I find this book to be very wonderful and useful because it’s simple and beautifully illustrated. Although it’s simple, the poems have a lot of depth, meaning and relation to childhood. I really like that the author wrote a wide variety of poems, ones that could be realistic and ones that are imaginary. I think this book could be really fun for children who are learning about poems because it offers poems that are very short and simple, as well as ones that are longer and more complicated. I think this book could serve as a good guide for children learning to write their own poems. I also like that all the poems are about different aspects of childhood and that they’re grouped together in different chapters. The wide variety of poems about nature, family, travel, imagination and childhood are great for children to learn about the world around them. I think this books central message is to help children become more familiar with poem styles of writing and to encourage children to use their creativity and imagination. ( )
  BrookeMattingly | Nov 5, 2014 |
Showing 1-5 of 66 (next | show all)
Joni Lucas (Children's Literature)
Stevenson's poems and stories are American classics. Poems about rain, foreign lands, travel, windy nights, shadows, swings, cows, the moon and other fanciful things and places fill up this beautifully illustrated book of poems that would make a great gift for new parents. Tasha Tudor's watercolor illustrations help convey the historical flavor of Stevenson's work and conjure up images of simpler times for children. 1999 (orig. 1981), Simon and Schuster Books for Young Readers, $18.00. Ages All.
added by kthomp25 | editChildren's Literature, Joni Lucas
 

» Add other authors (72 possible)

Author nameRoleType of authorWork?Status
Robert Louis Stevensonprimary authorall editionsconfirmed
Benét, William RoseIntroductionsecondary authorsome editionsconfirmed
Boswell, HildaIllustratorsecondary authorsome editionsconfirmed
Burd, Clara M.Illustratorsecondary authorsome editionsconfirmed
De Frehn, SarahIllustratorsecondary authorsome editionsconfirmed
Doane, PelagieIllustratorsecondary authorsome editionsconfirmed
Duvoisin, RogerIllustratorsecondary authorsome editionsconfirmed
Fujikawa, GyoIllustratorsecondary authorsome editionsconfirmed
Garnett, EveIllustratorsecondary authorsome editionsconfirmed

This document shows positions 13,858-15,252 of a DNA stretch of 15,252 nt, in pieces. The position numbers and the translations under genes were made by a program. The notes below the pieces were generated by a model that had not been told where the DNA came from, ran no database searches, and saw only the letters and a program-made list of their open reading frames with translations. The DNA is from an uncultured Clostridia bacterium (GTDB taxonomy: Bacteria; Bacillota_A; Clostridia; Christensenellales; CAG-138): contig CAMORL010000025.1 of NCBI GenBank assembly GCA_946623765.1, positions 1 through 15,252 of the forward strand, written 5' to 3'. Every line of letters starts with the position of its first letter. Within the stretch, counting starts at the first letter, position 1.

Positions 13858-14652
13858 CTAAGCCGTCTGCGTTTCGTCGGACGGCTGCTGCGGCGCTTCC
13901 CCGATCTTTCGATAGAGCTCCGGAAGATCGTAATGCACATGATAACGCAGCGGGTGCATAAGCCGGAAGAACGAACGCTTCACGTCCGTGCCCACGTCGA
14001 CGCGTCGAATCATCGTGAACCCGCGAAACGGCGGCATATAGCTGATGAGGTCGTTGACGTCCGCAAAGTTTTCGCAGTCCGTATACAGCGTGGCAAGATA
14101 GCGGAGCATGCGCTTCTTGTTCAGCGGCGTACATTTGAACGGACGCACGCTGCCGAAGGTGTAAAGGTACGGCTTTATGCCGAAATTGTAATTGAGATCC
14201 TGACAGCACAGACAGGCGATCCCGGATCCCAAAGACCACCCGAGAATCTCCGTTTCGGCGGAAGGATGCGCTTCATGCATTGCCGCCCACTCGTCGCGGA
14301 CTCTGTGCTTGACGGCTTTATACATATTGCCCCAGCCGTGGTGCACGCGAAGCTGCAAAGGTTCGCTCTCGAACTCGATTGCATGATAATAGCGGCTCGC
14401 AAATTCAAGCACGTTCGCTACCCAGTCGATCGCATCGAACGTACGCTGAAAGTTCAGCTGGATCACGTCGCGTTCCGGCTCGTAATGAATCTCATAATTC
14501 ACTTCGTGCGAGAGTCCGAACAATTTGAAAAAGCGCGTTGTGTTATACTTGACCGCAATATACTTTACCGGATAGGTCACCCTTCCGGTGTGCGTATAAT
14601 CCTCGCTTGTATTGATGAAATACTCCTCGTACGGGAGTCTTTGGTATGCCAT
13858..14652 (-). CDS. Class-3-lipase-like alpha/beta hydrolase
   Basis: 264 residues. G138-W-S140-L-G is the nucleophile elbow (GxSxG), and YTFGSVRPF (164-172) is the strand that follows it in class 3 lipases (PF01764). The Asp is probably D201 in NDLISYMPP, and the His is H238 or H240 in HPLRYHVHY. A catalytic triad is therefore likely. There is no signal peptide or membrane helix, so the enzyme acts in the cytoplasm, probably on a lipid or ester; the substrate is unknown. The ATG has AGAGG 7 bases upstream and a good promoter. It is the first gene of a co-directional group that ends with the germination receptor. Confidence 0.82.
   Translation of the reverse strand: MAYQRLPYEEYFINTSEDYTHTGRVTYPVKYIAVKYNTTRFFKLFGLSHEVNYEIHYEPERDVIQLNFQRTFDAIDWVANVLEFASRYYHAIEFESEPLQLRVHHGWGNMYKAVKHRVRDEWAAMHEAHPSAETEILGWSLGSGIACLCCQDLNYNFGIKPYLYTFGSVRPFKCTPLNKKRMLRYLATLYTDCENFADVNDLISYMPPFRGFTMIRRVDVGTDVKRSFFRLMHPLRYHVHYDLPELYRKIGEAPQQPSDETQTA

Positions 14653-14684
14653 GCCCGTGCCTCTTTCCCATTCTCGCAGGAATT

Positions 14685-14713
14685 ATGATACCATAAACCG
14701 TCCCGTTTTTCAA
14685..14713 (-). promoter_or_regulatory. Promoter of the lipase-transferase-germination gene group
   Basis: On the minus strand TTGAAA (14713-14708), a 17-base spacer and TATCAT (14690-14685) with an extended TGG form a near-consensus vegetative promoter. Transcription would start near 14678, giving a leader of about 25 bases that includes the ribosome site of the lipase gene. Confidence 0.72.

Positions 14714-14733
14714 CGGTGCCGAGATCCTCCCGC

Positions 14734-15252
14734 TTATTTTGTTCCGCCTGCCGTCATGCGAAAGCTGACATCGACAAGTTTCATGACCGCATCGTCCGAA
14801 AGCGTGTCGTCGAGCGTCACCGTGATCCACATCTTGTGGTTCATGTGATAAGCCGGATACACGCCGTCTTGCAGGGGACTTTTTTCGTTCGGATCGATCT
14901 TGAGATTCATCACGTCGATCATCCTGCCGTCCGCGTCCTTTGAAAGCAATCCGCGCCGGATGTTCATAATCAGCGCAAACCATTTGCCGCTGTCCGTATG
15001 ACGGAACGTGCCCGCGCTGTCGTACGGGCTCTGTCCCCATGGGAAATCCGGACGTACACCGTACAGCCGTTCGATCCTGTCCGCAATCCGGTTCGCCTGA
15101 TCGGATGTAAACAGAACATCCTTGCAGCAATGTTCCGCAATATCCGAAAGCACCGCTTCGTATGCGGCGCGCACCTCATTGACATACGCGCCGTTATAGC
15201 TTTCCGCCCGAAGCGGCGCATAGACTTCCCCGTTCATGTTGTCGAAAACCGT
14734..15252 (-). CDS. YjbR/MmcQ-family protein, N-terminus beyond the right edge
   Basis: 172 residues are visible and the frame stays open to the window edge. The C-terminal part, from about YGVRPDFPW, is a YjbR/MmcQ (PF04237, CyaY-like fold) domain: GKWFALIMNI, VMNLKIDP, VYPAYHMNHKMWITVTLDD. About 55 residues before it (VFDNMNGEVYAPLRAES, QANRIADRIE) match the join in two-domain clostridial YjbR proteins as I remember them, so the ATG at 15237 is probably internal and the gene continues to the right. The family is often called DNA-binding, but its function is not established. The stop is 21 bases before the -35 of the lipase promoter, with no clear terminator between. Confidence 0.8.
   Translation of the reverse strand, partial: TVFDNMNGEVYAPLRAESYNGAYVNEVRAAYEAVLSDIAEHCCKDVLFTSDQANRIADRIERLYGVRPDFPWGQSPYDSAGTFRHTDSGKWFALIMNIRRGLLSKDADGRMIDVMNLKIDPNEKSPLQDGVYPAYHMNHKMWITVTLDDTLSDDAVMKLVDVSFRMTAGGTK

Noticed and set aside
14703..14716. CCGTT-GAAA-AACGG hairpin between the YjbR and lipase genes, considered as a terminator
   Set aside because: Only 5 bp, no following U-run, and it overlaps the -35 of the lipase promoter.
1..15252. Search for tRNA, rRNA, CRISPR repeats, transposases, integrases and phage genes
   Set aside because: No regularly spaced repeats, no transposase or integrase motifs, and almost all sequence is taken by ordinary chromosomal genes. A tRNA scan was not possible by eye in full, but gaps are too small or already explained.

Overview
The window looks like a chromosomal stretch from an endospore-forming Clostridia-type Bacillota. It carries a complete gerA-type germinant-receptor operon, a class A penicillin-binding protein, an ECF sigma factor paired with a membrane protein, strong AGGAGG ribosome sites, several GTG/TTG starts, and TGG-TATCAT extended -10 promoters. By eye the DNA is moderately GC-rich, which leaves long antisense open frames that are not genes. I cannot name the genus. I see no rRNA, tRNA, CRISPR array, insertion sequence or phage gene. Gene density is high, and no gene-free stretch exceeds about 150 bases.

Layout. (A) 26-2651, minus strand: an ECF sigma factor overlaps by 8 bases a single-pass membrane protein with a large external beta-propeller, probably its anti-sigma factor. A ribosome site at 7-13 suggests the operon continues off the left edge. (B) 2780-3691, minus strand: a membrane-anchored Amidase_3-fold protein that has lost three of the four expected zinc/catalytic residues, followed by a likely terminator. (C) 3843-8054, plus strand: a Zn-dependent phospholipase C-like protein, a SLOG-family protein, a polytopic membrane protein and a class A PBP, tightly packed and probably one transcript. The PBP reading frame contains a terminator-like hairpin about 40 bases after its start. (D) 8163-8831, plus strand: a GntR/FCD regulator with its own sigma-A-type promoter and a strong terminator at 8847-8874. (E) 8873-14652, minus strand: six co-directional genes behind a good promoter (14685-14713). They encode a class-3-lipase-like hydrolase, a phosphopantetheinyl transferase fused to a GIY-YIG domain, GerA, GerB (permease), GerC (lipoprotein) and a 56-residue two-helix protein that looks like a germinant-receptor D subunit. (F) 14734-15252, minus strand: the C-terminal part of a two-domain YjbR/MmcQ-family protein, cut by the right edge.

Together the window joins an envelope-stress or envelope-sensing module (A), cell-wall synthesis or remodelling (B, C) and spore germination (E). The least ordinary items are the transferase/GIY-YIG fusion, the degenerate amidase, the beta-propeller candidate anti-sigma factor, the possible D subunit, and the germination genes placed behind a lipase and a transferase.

Hassall, JoanIllustratorsecondary authorsome editionsconfirmed
Kinkade, ThomasIllustratorsecondary authorsome editionsconfirmed
Le Mair, H. WillebeekIllustratorsecondary authorsome editionsconfirmed
Robinson, CharlesIllustratorsecondary authorsome editionsconfirmed
Scott, Janet LauraIllustratorsecondary authorsome editionsconfirmed
Smith, Jessie WilcoxIllustratorsecondary authorsome editionsconfirmed
Trimmer, GeorgeIllustratorsecondary authorsome editionsconfirmed
Tudor, TashaIllustratorsecondary authorsome editionsconfirmed
Webbe, ElizabethIllustratorsecondary authorsome editionsconfirmed
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Dedication
To Alison Cunningham, from her boy.
First words
In winter I get up at night and dress by yellow candle-light.
(Little Golden Books edition)
A birdie with a yellow bill
Hopped upon the window sill,
Cocked his shining eye and said,
"Ain't you 'shamed, you sleepy-head!"
Quotations
It is very nice to think / The world is full of meat and drink / With little children saying grace / In every Christian knd of place.
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Amazon.com Product Description (ISBN 0689823827, Hardcover)

Here is a delightful look at childhood, written by master poet and storyteller Robert Louis Stevenson. In this collection of sixty-six poems, Stevenson recalls the joys of his childhood, from sailing boats down a river, to waiting for the lamplighter, to sailing off to foreign lands in his imagination. Tasha Tudor's watercolor paintings evoke a simpler time in the past, and celebrate two of the things she loves most -- children and nature. Her talents are the perfect match for these inspiring poems, making this a handsome gift edition that will be cherished by families for generations.

(retrieved from Amazon Thu, 12 Mar 2015 18:14:28 -0400)

(see all 9 descriptions)

A collection of poems evoking the world and feelings of childhood.

(summary from another edition)

» see all 14 descriptions